A report from Eurosceptic campaign group Business for Britain has UK tabloids up in arms over books funded by European institutions that aim to teach children about the EU.
The tabloids focused their scathing critique on the comic book “On the Road to Victory,” which features a Slovakian school class’ debates over the EU budget.
The Daily Mail published photos of the comic and predicted repercussions for the upcoming UK referendum on EU membership.
“The report is likely to reignite the row over Conservative plans to scrap restrictions on government spending on the EU referendum campaign. The plans raised concerns among Eurosceptics that the Government will use potentially ‘unlimited public funds’ to push pro-EU material during the campaign to try to secure a ‘Yes’ vote,” Jack Doyle wrote in the Daily Mail.
The books mentioned in the campaigners’ report are published by an assortment of EU institutions in different European languages.
But news of EU spending to promote European institutions can ignite upset in the UK ahead of the referendum.
Business for Britain’s report said that the EU spent €664 million on publicity in 2014 and €3.9 billion on “activities that promote the EU and its political priorities.”
“This funding was for campaigns which often went far beyond ‘public information’ and instead could be described as ‘propaganda’, championing the ideas of ‘European integration’ and seeking to ‘improve public perceptions of the Union,’” the report said.
“As the UK approaches an In/Out referendum and the question of EU membership becomes an ever more controversial political issue,the EU’s willingness to use taxpayers’ money to try and influence the public’s opinion must be closely scrutinised.”
Some of the books are available for free online. School teachers can reportedly request the materials in the EU embassy in London.
UKIP MEP Paul Nuttall told the Express, “The European Union has always attempted to legitimise itself through the use of its own media and publication; one such route is directed at children and the cartoon or comic strip is a method they have used before.”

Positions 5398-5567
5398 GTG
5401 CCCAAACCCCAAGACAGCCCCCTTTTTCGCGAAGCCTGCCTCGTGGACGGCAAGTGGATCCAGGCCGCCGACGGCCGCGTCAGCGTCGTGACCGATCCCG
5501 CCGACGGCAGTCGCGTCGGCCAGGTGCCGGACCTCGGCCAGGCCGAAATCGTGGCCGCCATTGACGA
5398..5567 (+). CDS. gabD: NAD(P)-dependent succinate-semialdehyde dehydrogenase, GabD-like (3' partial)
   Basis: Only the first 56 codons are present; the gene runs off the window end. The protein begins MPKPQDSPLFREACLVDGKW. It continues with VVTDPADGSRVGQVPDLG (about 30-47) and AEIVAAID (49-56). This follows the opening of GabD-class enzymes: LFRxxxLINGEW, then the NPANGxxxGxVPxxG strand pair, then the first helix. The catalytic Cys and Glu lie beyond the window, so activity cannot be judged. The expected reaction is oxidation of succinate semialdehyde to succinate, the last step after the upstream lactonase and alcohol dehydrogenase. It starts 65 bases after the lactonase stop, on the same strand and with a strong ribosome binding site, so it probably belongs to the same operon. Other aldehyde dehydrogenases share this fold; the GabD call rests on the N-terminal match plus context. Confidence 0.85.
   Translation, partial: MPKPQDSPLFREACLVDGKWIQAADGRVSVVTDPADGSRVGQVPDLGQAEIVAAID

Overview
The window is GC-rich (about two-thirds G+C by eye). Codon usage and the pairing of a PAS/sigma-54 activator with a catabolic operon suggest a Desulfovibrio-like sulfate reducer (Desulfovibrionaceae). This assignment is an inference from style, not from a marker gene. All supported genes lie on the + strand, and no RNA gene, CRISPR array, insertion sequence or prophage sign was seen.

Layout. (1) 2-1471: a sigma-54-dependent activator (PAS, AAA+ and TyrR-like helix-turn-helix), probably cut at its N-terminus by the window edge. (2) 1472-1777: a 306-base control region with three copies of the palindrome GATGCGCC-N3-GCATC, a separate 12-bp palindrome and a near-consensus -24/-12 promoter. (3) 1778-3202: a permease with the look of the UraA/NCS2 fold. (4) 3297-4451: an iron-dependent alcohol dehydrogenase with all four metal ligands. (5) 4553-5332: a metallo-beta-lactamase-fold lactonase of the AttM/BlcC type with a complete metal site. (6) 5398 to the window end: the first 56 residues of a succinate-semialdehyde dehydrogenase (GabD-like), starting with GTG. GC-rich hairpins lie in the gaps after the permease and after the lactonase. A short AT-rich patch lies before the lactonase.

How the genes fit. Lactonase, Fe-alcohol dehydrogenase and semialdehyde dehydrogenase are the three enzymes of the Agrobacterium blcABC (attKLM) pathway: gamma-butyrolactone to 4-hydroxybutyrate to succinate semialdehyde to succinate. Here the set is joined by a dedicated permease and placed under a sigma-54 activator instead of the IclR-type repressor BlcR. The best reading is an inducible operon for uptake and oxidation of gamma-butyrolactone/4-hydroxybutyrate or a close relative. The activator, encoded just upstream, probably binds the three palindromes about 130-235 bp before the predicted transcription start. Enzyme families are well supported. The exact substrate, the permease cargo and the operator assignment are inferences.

In the Daily Star, Andy Silvester of the Taxpayers’ Alliance said: “Taxpayers are sick to the back teeth of funding seemingly endless EU propaganda. Brussels bureaucrats surely have something better to do with their time, considering the crises across the continent, than producing Beanos.”
The European Commission has defended the promotional materials as educating children about the EU.
Britain’s governing Conservative party won an absolute majority in the UK general election on 7 May 2015. With 12 more MPs than the other parties combined, the Conservatives no longer have to rely on a coalition partner.
Prime Minister David Cameron promised to renegotiate the UK's relations with the European Union. The renegotiation will be followed by a referendum by the end of 2017, to decide whether or not the United Kingdom should remain in the EU.
If he achieves the reforms, Cameron will campaign to stay in. Otherwise, the Conservatives might campaign to leave the EU. This decision could have far-reaching consequences for trade, investment and Great Britain's position on the international scene.
Some other European countries are ready to listen to Cameron's concerns on issues such as immigration, and may be prepared to make limited concessions to keep Britain in the bloc.
But EU leaders also have their red lines, and have ruled out changing fundamental EU principles, such as the free movement of workers, and a ban on discriminating between workers from different EU states.